Compare any two graphics cards:
GeForce GTX 295 vs GeForce GTX Titan
IntroThe GeForce GTX 295 comes with a clock frequency of 576 MHz and a GDDR3 memory frequency of 999 MHz. It also uses a 448-bit memory bus, and uses a 55 nm design. It is comprised of 240 SPUs, 80 Texture Address Units, and 28 ROPs.
Compare that to the GeForce GTX Titan, which makes use of a 28 nm design. nVidia has clocked the core speed at 837 MHz. The GDDR5 RAM works at a frequency of 1502 MHz on this model. It features 2688 SPUs as well as 224 TAUs and 48 ROPs.
(No game benchmarks for this combination yet.)
Power Usage and Theoretical Benchmarks
Power Consumption (Max TDP)
Theoretically, the GeForce GTX Titan should be quite a bit faster than the GeForce GTX 295 in general. (explain)
Texel RateThe GeForce GTX Titan will be much (about 103%) faster with regards to AF than the GeForce GTX 295. (explain)
Pixel RateIf running with high levels of AA is important to you, then the GeForce GTX Titan is the winner, by far. (explain)
Please note that the above 'benchmarks' are all just theoretical - the results were calculated based on the card's specifications, and real-world performance may (and probably will) vary at least a bit.
One or more cards in this comparison are multi-core. This means that their bandwidth, texel and pixel rates are theoretically doubled - this does not mean the card will actually perform twice as fast, but only that it should in theory be able to. Actual game benchmarks will give a more accurate idea of what it's capable of.
Please note that the price comparisons are based on search keywords - sometimes it might show cards with very similar names that are not exactly the same as the one chosen in the comparison. We do try to filter out the wrong results as best we can, though.
Memory Bandwidth: Bandwidth is the max amount of information (measured in MB per second) that can be transported across the external memory interface in one second. It is calculated by multiplying the card's interface width by the speed of its memory. In the case of DDR RAM, the result should be multiplied by 2 again. If DDR5, multiply by ANOTHER 2x. The better the bandwidth is, the faster the card will be in general. It especially helps with anti-aliasing, High Dynamic Range and high resolutions.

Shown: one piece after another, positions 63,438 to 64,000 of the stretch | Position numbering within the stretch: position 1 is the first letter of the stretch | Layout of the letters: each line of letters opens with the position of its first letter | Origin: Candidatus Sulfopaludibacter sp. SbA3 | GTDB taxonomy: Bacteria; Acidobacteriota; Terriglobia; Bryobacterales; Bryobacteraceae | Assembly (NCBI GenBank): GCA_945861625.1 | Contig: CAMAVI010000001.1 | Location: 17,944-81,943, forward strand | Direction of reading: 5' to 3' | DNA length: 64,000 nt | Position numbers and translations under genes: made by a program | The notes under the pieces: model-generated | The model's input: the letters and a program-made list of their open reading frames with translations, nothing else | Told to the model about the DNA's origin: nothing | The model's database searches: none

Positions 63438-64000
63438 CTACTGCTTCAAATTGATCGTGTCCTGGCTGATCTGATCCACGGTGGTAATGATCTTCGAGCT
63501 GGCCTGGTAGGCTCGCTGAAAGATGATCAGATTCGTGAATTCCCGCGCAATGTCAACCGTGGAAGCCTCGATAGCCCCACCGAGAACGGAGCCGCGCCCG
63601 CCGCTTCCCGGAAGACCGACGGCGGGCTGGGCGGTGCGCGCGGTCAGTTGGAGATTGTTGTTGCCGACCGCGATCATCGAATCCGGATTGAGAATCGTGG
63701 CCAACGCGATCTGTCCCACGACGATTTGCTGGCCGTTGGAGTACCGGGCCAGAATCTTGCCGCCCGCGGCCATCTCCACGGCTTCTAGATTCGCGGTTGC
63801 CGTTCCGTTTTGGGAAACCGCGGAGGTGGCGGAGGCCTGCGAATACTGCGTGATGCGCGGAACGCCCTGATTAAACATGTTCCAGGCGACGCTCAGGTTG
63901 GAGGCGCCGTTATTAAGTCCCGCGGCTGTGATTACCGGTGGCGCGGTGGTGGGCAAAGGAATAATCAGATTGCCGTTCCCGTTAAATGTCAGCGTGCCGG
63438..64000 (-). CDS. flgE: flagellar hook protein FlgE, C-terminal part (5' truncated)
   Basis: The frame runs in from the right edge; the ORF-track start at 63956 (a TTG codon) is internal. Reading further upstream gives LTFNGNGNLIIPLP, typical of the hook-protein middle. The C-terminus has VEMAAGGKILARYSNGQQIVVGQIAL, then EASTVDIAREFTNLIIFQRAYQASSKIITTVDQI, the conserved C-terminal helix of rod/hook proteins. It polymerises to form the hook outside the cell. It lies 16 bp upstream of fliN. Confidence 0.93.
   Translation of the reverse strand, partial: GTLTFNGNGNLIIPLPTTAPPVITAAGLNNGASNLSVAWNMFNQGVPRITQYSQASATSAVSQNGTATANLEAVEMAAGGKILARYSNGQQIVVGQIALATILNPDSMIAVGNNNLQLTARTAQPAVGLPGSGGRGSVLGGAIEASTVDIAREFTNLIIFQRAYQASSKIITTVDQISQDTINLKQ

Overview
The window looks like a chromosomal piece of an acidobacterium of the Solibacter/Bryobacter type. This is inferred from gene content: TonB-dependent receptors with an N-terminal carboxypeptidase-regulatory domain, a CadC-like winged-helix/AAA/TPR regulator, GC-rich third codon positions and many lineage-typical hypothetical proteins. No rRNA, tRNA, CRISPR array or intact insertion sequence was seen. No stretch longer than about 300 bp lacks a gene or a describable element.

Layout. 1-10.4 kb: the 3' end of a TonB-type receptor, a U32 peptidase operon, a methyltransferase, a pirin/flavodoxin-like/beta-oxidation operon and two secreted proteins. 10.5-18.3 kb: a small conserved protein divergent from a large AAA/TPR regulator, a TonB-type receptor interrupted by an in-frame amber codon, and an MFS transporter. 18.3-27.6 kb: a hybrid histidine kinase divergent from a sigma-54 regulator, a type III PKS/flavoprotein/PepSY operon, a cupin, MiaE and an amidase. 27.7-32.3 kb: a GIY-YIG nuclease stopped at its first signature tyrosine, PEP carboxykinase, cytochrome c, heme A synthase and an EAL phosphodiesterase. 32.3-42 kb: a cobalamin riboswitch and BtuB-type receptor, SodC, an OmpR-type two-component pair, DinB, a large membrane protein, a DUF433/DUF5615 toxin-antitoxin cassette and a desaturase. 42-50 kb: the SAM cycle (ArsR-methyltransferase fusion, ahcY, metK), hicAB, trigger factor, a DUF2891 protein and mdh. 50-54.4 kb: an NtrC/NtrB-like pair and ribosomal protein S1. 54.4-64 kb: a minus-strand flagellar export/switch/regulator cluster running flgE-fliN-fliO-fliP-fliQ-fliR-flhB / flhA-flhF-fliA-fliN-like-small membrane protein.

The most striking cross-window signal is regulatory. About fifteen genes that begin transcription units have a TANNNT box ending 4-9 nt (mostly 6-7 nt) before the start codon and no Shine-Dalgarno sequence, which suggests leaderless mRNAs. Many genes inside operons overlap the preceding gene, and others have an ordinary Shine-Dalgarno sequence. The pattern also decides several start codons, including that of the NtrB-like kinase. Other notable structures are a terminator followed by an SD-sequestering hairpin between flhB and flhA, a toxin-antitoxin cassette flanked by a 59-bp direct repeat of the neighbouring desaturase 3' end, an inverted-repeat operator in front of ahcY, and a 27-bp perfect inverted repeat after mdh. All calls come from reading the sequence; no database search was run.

Texel Rate: Texel rate is the maximum amount of texture map elements (texels) that can be applied in one second. This is calculated by multiplying the total number of texture units by the core clock speed of the chip. The better the texel rate, the better the video card will be at handling texture filtering (anisotropic filtering - AF). It is measured in millions of texels in a second.
Pixel Rate: Pixel rate is the most pixels the video card could possibly write to its local memory in one second - measured in millions of pixels per second. The figure is worked out by multiplying the amount of ROPs by the the core speed of the card. ROPs (Raster Operations Pipelines - also called Render Output Units) are responsible for outputting the pixels (image) to the screen. The actual pixel output rate also depends on quite a few other factors, most notably the memory bandwidth of the card - the lower the memory bandwidth is, the lower the ability to reach the maximum fill rate.